All my sensei did their best to teach me, to train not only my body but my mind, however, it wasn't until I met Eiichi Miyazato sensei that finding an answer to the question became even remotely possible. You see, he was the first of my teachers to give me space to make mistakes, to get lost, and to discover if I had it in me to find my own way back when I did; before Miyazato sensei, all my teachers put their energy in to 'correcting' me. Although I was always pleased to receive corrections, I became more and more frustrated by the constant changes to the kata that were, so I was told, being made due to progress and research...really?

Looking a little the worse for wear these days
Today, 40 years after I ran, bursting with excitement, up stairs to my room to read the book for the first time, I believe I have an answer to the question posed in the title. It's an answer that is applicable to many karateka around the world, although not I believe, to the majority of the 50 million who call them selves karateka: for karate, at it's most simple and authentic best is......a way of being in the world.

Merry Christmas!

Sunday, 21 December 2014

Private Lessons...

Private Lessons were once the norm, not the exception
Have you ever paid 'extra' for a private lesson? If you have, you've been ripped off, and I'll tell you why. Every time your teacher talks to you, or demonstrates for you, or adjusts your posture, that's a private lesson...even if there are fifty others in the room with you.

I used to think I was the luckiest  karateka in the world when I found myself in the dojo with only Miyazato Eiichi sensei for company. Around 4pm each afternoon, he would spend an hour training by himself, and leave me to do the same, but sometimes he would amble over and help me 'fine tune' my kata. His lessons were short and to the point, and would often include asking me why I was doing something the way I did.

Looking back, I now understand that the private lesson was not the time I spent in the dojo with my sensei, instead, it was the time I spent alone afterwards with my thoughts. Miyazato sensei rarely taught me techniques, he was more interested in getting me to a point where I could work things out for myself.

Thursday, 18 December 2014

The Road to Nowhere...

Karateka - or - Kaicho?
When I look at images from karate's past, I often ponder the reaction of the people in them, and what they would think of the things being done in their name these days. Would they even recognise the karate they practised in anything they saw today? Who knows for sure?

I think there's a misunderstanding about karate, people seem to think it's a product, like a car or an expensive pair of sport shoes; at any-rate, there is a firm belief today that you can buy or sell karate for cash. And even though there is no evidence whatsoever to support the notion that the exchange of money will result in skill and knowledge, most karateka today still believe in paying cash for karate.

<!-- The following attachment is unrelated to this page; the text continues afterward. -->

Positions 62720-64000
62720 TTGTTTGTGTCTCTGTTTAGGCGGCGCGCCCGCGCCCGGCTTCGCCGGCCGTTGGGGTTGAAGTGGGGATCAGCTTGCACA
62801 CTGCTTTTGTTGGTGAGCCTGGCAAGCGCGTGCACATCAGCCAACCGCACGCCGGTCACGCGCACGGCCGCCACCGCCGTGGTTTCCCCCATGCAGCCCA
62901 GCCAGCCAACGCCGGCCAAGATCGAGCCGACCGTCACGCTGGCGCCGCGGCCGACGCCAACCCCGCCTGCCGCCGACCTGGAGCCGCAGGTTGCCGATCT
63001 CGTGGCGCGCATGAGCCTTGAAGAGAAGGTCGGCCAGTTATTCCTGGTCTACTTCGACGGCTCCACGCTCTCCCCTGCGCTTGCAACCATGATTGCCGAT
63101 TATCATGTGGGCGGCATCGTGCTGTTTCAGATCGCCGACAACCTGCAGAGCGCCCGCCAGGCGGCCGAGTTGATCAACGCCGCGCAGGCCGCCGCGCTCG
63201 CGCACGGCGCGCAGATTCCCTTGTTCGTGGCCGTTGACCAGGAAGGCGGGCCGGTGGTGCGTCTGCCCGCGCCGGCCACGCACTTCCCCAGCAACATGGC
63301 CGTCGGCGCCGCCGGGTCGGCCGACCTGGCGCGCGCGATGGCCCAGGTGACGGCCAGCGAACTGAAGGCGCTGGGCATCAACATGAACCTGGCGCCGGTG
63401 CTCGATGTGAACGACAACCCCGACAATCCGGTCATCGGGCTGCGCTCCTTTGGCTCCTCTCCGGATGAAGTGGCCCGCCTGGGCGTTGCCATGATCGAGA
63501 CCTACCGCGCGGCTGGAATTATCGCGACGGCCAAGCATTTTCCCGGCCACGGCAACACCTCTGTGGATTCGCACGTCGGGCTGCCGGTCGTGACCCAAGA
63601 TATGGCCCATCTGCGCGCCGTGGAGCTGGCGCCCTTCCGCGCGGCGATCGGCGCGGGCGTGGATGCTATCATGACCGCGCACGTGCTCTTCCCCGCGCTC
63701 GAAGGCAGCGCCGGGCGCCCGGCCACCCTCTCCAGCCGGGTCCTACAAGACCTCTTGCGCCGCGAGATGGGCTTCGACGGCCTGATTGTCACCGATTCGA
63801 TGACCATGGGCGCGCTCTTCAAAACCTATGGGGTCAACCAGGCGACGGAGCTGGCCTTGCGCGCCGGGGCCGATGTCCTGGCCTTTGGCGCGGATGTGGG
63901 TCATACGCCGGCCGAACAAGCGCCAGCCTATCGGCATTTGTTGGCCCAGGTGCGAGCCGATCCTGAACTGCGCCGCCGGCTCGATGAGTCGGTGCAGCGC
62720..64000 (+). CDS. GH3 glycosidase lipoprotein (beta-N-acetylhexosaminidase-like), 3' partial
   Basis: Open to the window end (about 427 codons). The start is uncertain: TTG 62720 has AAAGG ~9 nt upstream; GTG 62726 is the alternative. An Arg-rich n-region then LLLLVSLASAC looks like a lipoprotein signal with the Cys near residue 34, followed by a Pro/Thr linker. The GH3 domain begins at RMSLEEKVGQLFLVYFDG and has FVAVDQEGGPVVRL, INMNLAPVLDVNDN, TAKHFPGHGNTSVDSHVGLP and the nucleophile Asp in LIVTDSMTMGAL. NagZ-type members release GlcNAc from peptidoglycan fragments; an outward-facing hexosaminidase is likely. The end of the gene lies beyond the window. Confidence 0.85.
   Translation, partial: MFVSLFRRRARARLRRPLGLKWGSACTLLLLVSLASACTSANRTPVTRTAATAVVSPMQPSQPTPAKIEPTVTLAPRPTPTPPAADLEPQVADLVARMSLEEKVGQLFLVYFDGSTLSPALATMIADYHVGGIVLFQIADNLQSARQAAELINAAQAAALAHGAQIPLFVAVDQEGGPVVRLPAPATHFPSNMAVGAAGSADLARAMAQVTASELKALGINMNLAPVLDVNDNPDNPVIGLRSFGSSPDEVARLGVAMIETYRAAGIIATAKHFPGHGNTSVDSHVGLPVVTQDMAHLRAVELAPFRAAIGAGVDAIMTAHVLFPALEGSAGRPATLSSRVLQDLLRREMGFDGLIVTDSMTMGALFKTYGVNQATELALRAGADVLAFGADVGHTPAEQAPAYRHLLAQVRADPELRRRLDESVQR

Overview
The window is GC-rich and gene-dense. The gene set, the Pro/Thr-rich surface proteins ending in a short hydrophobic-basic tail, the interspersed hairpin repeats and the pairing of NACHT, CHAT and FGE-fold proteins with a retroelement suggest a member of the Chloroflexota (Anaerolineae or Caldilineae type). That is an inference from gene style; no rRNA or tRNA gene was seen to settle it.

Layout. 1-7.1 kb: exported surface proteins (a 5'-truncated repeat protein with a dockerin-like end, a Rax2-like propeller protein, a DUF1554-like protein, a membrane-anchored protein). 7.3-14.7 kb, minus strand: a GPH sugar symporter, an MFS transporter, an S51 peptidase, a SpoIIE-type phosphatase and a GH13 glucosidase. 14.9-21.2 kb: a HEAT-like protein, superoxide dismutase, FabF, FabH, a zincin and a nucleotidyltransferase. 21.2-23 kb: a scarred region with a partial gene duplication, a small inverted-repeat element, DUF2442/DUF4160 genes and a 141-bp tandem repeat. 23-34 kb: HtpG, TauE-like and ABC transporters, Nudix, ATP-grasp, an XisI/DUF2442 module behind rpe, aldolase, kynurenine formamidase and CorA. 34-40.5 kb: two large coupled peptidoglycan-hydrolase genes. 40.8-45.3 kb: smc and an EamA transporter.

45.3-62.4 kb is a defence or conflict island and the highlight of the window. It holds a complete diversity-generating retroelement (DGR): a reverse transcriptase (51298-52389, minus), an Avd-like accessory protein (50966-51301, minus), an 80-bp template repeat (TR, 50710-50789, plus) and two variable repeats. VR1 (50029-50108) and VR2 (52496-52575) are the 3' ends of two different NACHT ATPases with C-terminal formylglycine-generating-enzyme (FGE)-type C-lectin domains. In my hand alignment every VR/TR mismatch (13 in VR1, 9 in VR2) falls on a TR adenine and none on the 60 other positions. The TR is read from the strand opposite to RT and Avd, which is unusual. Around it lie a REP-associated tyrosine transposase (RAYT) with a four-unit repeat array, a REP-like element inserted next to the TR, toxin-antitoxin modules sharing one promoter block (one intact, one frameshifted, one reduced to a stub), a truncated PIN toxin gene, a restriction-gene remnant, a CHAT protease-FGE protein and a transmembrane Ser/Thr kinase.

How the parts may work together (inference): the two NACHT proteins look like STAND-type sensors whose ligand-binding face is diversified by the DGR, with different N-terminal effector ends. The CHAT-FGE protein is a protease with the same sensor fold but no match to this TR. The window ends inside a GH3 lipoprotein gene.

Good news for the sellers...right? But here's the thing, I've yet to meet anyone who is happy to admit they're making a good living from selling karate. Even though they often maintain a mortgage, and run a car, pay the rent on their 'dojo', and in some cases send their kids to private schools, yet they still insist that they are making very little money. I've always figured that's the kind of money I wouldn't like to be making too!

Karate wasn't always practised in a designer dogi
You have to hand it to the budo business men, they know how to create a market for their product, and how to sell it too. Branding, marketing, celebrity, and the cultivation of dependency, have all become part of karate over the past fifty-years, all of which have found an eager audience, happy and willing to buy what's on offer from the humble master selling it.

The number of FIFO (fly in - fly out) sensei in Okinawa and Japan has risen substantially in recent years, with each calendar month witnessing any number of seminars being held around the world. The number of package-tour karate holidays to Okinawa is steady, although a consistently low participation rate suggests that they may not last much longer, unless the sales campaign expands into Japan.

When you use the term 'the way of karate', do you know where that 'way' is leading you? Do you have a destination in mind...or are you content to hide behind the misconception that 'it's the journey that counts'. Well that's fine if you are, just so long as you don't apply the same logic to the rest of your life; otherwise, you're going to die having spent your entire life on the way to somewhere other than where you were....you'll have missed your own life!

From time to time it's good to check that your 'way of karate' hasn't become a road to nowhere.

Monday, 15 December 2014

Wanting Recognition...but as what?

A class 'A' War Criminal - or head of the World Karate Federation?
Researching the way karate has been selling itself to an unsuspecting public over the past 30 years, one of the big selling points to emerge is 'recognition'. That is to say, no matter where you might live in the world, if you become a member of a particular gang, then you'll be recognised....but as what? Another prominent claim made by karate is the development of ones character...now there's irony for you!

Let's take a look at one of karate leading lights of the past century, former head of the World Karate Federation no less; depending on the circumstances in which you encountered the late Ryoichi Sasagawa, you might have 'recognized' him as a man of good character: or a monster. Certainly the karate world elite welcomed him with open arms, but I'm not sure his reception would have been quiet so warm in certain parts of China.

No one is perfect, I'll grant you that; but you are a karateka...right? And if that's the case then you're obliged to try to better yourself, become a person of integrity...right? So why the addiction to the superficial; the external trappings of karate what were once meaningless, and only became important after the colonisation of karate by commerce and sport. If you can develop a karate body, what's stopping you from developing a karate mind as well?

Observing what some do in the name of karate, (thank goodness the K has gone away!), I have no problem recognising many karateka for exactly what they are....